Is there any difference in meaning between lev and levav? In the Shema a person is commanded to love "b'chol levavcha" with all his heart. But in Shemot 9:14 Hashem says he is sending plagues "el lib'cha" to your heart. Lib'cha (and libecha) and levavcha (and levavecha) both appear textually. Is there any exegetical distinction which would help me more fully understand why one is used in a specific location and not the other? I have found mention online of one rashi which sort of addresses this but not in any comprehensive way, so any guidance would be appreciated.

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    Note the dagesh in libcha. The shoresh of this word is with two bets.
    – Shimon bM
    Feb 14, 2017 at 1:42
  • so if the shoresh is l-v-v why have 2 forms of it? Why is there a word lev and a word levav?
    – rosends
    Feb 14, 2017 at 1:49
  • Is this on-topic? Questions about the Hebrew language when not specifically about Judaism are off-topic.
    – ezra
    Feb 14, 2017 at 2:09
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    My question is about exegetical value in understanding tanach, not about the linguistic quirk that allows synonyms in a language.
    – rosends
    Feb 14, 2017 at 2:13
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    @ShimonbM absolutely. If there is nothing simply grammatical/semantic/linguistic which drives the choice, what does? What can we learn from the particular choice?
    – rosends
    Feb 14, 2017 at 3:08

1 Answer 1


See Rashi's commentary. He says with both of your inclinations - the good and the bad.

Frequently a word that has a double letter such as this one implies a "doubling". See similar example in one of the Hallelukah - חרב פיפיות בידם - means a double edged sword. In this verse, view Siftei Chachamim commentary on what Rash"i says. He supports exactly that theory as well as answering exactly your question on the usage of the double bet here.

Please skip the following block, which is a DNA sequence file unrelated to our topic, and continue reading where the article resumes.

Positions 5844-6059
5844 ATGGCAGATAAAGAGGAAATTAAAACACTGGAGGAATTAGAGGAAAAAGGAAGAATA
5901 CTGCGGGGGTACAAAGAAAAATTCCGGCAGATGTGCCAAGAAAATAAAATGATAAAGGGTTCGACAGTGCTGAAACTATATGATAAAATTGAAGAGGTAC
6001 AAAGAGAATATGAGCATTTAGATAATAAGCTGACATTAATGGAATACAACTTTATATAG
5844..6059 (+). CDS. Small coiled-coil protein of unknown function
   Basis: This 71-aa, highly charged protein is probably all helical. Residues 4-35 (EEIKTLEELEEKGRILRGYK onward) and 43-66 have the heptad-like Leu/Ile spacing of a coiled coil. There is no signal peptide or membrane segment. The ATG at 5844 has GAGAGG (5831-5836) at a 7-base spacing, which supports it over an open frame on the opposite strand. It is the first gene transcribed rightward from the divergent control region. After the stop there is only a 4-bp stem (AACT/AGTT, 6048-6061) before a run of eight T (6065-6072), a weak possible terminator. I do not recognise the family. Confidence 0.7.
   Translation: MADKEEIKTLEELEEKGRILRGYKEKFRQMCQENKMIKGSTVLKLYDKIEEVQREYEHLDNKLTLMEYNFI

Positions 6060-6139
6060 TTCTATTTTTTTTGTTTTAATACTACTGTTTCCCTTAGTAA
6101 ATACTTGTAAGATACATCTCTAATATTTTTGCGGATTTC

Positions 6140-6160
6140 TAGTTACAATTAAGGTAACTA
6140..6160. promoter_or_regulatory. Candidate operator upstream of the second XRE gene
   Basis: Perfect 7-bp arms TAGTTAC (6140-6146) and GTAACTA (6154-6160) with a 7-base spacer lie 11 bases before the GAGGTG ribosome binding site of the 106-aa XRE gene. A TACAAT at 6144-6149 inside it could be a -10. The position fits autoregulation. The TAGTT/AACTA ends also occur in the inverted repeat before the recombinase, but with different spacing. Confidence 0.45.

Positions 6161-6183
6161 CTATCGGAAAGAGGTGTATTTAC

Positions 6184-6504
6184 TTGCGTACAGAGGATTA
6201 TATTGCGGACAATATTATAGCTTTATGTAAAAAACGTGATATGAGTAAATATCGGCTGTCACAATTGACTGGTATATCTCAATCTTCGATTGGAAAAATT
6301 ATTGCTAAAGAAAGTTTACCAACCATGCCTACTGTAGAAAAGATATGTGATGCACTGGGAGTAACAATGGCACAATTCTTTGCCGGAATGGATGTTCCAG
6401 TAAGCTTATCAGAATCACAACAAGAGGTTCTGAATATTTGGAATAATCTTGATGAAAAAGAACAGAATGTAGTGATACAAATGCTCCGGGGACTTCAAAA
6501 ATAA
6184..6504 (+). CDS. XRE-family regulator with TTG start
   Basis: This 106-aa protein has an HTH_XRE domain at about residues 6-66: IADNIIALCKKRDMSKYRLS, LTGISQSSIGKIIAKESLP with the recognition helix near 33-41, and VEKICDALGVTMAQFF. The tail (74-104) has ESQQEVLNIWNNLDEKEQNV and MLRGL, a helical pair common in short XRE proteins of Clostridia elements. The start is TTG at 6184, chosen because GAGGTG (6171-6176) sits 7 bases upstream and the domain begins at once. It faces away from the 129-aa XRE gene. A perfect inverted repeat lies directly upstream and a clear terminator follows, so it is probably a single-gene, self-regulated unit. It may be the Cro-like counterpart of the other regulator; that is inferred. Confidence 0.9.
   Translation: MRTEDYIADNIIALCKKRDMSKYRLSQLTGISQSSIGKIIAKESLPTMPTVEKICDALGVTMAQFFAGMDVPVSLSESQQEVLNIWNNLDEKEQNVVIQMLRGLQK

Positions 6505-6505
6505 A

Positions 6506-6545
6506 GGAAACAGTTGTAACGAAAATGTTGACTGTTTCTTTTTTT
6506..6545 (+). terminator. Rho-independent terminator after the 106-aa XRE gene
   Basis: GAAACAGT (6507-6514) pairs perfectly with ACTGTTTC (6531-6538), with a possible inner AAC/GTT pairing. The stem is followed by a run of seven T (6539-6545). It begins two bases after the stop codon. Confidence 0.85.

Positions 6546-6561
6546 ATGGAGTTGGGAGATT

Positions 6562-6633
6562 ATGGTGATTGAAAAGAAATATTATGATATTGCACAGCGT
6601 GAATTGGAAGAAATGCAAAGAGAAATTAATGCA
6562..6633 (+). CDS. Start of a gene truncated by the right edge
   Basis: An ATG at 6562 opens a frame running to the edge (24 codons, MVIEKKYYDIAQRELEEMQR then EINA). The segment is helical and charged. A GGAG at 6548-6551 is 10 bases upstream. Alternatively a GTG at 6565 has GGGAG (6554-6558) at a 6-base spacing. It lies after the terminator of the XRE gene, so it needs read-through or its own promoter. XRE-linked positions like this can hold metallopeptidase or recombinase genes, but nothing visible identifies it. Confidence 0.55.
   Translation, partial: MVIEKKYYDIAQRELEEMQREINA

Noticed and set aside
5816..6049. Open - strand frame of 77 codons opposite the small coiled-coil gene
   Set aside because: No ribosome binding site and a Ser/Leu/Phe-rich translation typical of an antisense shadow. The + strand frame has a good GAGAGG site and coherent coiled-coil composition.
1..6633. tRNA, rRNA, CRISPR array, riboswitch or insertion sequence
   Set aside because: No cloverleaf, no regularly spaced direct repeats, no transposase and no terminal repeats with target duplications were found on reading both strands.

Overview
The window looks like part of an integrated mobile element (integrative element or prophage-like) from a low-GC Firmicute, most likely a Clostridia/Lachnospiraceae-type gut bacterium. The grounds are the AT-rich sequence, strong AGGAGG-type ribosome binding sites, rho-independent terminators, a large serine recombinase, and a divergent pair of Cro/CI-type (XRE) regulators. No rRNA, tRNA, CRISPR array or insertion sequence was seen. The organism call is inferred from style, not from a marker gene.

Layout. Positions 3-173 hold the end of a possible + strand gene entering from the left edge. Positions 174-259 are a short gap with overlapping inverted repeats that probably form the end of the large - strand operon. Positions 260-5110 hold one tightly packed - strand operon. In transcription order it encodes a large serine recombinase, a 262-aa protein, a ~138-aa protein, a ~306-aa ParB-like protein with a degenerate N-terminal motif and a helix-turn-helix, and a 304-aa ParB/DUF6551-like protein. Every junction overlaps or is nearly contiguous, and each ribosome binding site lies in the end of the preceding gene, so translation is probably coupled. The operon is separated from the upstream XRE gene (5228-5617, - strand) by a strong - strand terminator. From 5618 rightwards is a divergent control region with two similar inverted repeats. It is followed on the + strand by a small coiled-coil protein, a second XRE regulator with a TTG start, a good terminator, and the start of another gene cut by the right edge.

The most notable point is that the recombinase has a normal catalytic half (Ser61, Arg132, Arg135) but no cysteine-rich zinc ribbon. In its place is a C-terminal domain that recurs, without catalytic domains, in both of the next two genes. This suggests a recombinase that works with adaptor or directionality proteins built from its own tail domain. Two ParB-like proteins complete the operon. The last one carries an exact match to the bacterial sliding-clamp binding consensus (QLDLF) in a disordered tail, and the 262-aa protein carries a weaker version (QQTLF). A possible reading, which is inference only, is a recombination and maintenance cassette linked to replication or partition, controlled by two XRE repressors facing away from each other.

• Is that a generalizable understanding? And what does it mean for cases where the single vet version is used?
    – rosends
    Feb 14, 2017 at 15:00
  • @Danno I think that's a general understanding. But, I have to research a few other examples to confirm this. There is another usage of the double later in Devarim.
    – DanF
    Feb 14, 2017 at 15:35
  • @Danno I just viewed Devarim 30:2 and 30:6 which have the double form. All these verses seem to refer to the concept of loving and devoting the heart to G-d. You or I would have to run a search, I think, to see if there's a more general pattern throughout Tanac"h. From what I see, so far, it seems that the doubled use occurs within the theme of loving G-d. Not conclusive proof, but, there is some type of pattern, perhaps.
    – DanF
    Feb 14, 2017 at 16:03

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